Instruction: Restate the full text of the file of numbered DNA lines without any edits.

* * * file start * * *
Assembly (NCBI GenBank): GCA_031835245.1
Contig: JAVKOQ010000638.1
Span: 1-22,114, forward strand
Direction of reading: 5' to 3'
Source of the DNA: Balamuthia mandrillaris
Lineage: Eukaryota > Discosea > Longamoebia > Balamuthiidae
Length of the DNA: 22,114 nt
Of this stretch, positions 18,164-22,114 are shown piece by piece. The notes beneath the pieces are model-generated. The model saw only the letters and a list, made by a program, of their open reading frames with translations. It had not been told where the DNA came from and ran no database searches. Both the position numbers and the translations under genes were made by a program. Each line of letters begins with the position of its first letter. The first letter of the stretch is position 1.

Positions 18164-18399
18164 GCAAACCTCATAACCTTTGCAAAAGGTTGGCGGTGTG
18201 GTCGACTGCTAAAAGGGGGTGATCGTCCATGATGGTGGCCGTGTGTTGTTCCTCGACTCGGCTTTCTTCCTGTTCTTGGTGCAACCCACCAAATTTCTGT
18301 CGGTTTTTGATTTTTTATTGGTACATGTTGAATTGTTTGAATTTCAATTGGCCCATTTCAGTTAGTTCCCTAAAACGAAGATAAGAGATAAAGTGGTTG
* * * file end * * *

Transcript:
Assembly (NCBI GenBank): GCA_031835245.1
Contig: JAVKOQ010000638.1
Span: 1-22,114, forward strand
Direction of reading: 5' to 3'
Source of the DNA: Balamuthia mandrillaris
Lineage: Eukaryota > Discosea > Longamoebia > Balamuthiidae
Length of the DNA: 22,114 nt
Of this stretch, positions 18,164-22,114 are shown piece by piece. The notes beneath the pieces are model-generated. The model saw only the letters and a list, made by a program, of their open reading frames with translations. It had not been told where the DNA came from and ran no database searches. Both the position numbers and the translations under genes were made by a program. Each line of letters begins with the position of its first letter. The first letter of the stretch is position 1.

Positions 18164-18399
18164 GCAAACCTCATAACCTTTGCAAAAGGTTGGCGGTGTG
18201 GTCGACTGCTAAAAGGGGGTGATCGTCCATGATGGTGGCCGTGTGTTGTTCCTCGACTCGGCTTTCTTCCTGTTCTTGGTGCAACCCACCAAATTTCTGT
18301 CGGTTTTTGATTTTTTATTGGTACATGTTGAATTGTTTGAATTTCAATTGGCCCATTTCAGTTAGTTCCCTAAAACGAAGATAAGAGATAAAGTGGTTG